The Age of Wonder Paperback – Sep 3 2009
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‘Rich and sparkling, this is a wonderful book.’ Claire Tomalin, Guardian, Books of the Year
‘Exuberant…Holmes suffuses his book with the joy, hope and wonder of the revolutionary era. Reading it is like a holiday in a sunny landscape, full of fascinating bypaths that lead to unexpected vistas…it succeeds inspiringly.’ John Carey, Sunday Times
‘Thrilling: a portrait of bold adventure among the stars, across the oceans, deep into matter, poetry and the human psyche.’ Peter Forbes, Independent
‘A glorious blend of the scientific and the literary that deserves to carry off armfuls of awards and confirms Holmes's reputation as one on the stellar biographers of the age.’ Dominic Sandbrook, Daily Telegraph, Books of the Year
‘No question – the non-fiction book of the year is Richard Holmes's “The Age of Wonder”, not only beautifully written, but also kicking open a new perspective on the Romantic age.’ Andrew Marr, Observer, Books of the Year
‘Itself a wonder – a masterpiece of skilful and imaginative storytelling.’ Michael Holroyd, Guardian, Books of the Year
‘Dazzling and approachable. It's a brilliantly written account…original in its connections and very generous in its attention.’ Andrew Motion, Guardian, Books of the Year
‘Witty, intellectually dazzling and wholly gripping.’ Richard Mabey, Guardian, Books of the Year
‘So immediate and so beguiling is Holmes's prose that we are with him all the way.’ Sunday Telegraph
‘Brimming with anecdote, Holmes's enthusiastic narrative amply conveys the period's spirited, often reckless pursuit of discovery with an astute balance of technical detail and the wider cultural picture.’ Financial Times
About the Author
Richard Holmes is a Fellow of the British Academy, and was Professor of Biographical Studies at the University of East Anglia (2001–2007). He was awarded the OBE in 1992. His first book, ‘Shelley: The Pursuit’, won the Somerset Maugham Prize in 1974. ‘Coleridge: Early Visions’ won the 1989 Whitbread Book of the Year Award, and ‘Dr Johnson and Mr Savage’ won the James Tait Black Prize. ‘Coleridge: Darker Reflections’ won the Duff Cooper Prize and the Heinemann Award. He lives in London and Norfolk with the novelist Rose Tremain.See all Product Description
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Top Customer Reviews
Although Holmes poses and then responds to hundreds of questions or has others do so, "the book remains a narrative, a piece of biographical storytelling. It tries to capture something of the inner life of science, its impact on the heart, as well as on the mind. In the broadest sense it aims to present scientific passion, so much if it which is summed up in that childlike, but infinitely complex word, [begin italics] wonder [end italics]."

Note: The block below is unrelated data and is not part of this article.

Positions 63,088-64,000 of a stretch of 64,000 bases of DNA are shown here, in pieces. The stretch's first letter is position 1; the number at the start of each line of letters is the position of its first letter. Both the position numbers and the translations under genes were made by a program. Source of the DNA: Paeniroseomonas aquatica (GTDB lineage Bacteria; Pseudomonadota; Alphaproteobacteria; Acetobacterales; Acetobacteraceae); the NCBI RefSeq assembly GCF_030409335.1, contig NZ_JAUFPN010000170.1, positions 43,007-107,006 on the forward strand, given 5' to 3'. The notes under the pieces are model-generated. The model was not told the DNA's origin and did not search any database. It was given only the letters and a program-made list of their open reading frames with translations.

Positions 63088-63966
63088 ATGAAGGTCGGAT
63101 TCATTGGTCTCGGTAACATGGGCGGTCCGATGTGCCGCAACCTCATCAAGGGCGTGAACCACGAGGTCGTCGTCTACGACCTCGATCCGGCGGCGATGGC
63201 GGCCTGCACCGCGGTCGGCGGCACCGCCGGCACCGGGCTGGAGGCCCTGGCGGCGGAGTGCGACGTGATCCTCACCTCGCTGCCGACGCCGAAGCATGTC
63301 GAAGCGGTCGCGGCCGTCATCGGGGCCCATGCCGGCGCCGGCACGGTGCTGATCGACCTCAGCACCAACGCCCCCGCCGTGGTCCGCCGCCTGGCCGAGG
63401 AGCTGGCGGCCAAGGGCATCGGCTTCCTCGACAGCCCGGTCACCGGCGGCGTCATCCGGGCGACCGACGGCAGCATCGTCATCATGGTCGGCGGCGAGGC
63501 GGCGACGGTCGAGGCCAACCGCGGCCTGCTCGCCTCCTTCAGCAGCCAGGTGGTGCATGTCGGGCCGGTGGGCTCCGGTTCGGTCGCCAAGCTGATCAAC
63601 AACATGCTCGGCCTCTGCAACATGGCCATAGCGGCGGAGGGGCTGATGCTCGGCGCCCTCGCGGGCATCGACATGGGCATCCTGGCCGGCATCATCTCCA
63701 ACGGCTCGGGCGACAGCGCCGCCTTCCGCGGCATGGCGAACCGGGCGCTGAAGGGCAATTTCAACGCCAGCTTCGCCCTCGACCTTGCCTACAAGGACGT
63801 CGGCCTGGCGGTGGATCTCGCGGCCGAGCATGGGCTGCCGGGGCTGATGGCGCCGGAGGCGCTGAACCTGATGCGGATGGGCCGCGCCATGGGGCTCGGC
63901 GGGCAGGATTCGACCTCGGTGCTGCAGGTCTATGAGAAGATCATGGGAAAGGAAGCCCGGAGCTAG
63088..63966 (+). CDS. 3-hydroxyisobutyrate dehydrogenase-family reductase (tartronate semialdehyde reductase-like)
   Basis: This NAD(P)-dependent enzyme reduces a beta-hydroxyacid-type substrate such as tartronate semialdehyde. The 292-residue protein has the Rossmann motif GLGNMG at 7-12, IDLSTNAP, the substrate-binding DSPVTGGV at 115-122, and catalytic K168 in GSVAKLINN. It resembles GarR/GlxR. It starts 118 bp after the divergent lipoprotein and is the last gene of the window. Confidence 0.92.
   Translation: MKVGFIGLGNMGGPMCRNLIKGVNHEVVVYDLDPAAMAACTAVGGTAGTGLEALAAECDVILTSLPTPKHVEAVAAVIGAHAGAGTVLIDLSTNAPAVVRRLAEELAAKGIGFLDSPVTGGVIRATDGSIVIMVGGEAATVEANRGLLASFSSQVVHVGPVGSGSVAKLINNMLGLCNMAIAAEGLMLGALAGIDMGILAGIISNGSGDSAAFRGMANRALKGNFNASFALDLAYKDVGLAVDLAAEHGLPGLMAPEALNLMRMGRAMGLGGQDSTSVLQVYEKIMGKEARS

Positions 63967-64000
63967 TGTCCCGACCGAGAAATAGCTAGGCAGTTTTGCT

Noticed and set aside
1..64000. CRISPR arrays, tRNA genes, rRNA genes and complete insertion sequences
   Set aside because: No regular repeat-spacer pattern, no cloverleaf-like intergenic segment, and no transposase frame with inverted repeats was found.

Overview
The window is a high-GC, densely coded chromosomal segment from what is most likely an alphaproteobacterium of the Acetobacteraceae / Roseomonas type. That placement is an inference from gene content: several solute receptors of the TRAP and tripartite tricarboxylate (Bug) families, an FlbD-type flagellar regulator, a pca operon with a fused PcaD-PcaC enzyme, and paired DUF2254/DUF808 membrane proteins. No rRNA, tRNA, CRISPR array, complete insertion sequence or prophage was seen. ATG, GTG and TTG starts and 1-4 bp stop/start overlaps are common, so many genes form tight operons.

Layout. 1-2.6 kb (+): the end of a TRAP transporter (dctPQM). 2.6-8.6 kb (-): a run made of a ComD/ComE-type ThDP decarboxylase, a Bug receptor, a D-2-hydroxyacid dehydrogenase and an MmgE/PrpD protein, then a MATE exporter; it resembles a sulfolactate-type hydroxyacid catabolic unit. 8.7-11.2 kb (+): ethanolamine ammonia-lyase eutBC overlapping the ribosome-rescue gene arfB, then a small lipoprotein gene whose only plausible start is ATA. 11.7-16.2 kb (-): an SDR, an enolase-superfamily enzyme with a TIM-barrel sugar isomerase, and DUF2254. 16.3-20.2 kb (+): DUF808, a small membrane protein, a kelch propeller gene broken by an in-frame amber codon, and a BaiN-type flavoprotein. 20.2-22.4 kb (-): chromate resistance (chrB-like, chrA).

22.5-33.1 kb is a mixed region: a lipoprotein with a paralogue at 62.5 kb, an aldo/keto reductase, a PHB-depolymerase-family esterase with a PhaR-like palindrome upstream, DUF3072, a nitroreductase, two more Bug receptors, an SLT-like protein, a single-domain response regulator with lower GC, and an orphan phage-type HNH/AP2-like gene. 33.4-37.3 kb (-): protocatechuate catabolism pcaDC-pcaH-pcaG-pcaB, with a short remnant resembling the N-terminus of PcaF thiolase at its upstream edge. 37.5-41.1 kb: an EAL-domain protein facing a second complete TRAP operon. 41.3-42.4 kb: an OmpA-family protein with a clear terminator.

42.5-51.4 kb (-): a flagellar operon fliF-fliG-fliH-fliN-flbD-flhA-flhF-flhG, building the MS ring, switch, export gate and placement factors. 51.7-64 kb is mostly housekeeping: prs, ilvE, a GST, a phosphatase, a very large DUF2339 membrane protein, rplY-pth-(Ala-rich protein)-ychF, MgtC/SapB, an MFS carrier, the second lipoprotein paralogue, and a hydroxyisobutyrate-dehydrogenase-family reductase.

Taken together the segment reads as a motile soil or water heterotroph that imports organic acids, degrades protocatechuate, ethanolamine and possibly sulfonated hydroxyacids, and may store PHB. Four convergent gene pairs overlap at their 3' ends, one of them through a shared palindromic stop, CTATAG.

In the Epilogue, offering an especially eloquent and compelling conclusion to his book, Holmes acknowledges that "there is a particular problem with finding endings in science. Where do these science stories really finish? Science is truly a relay race, with each discovery handed on to the next generation. Even as one door is closing, another door is already being thrown open....
"But science is now continually reshaping its history retrospectively. It is starting to look back and rediscover its beginnings, its earliest traditions and triumphs, but also its debates, its uncertainties and its errors...Read more ›
While this is a group biography, covering a number of different scientists at work during this period, the lives and discoveries of three men are central. First is Joseph Banks (1743-1820) who, as a young botanist, was on board the Endeavour when she reached Tahiti in 1769. Banks features throughout much of the book: he was President of the Royal Society for over 40 years from 1778.
The other two central figures are William Herschel (1738-1822) and Humphry Davy (1778-1829). These men were stars of what Coleridge called the `second scientific revolution' in his Philosophical Lectures of 1819. Richard Holmes considers that this second revolution was primarily inspired by a series of breakthroughs in astronomy and chemistry.
`The notion of an infinite, mysterious Nature, waiting to be discovered or seduced into revealing all her secrets, was widely held.'
We follow a number of different journeys in this book: Banks, and the `ambiguous paradise' of Tahiti. William Herschel's ambition was to construct a reflector telescope, an instrument that `might plunge deep down into the sky and explore it like an unplumbed ocean of stars.' Hershel's work, together with that of his sister Caroline - herself an astronomer - is covered in detail here.Read more ›
This book deals with how we progressed from the pure philosophy of the inductive reasoning of Bacon and Newton and the rationalism and foundationalism of Descartes, through the independently wealthy and crown sponsored men of Royal Society to the more familiar profession of science of Whewhell, Charles Darwin and beyond. At the heart of this book are biographies of three of the guiding lights of Romantic science. The first is of Sir Joseph Banks whose botanical voyages in Tahiti with Captain Cook opened his eyes to a world of experience and adventure which, when he himself was crippled by gout and unable to travel, encouraged in others as the President of the Royal Society.Read more ›
Most recent customer reviews
A fascinating detailed view of a century that changed the world.Published 4 days ago by Gordon Wetmore
This is a ranging review of all that might be of interest to a history buff during the interval between the voyages of Cook in the Endeavour and Darwin in the Beagle. Read morePublished on Oct. 14 2010 by Cassandra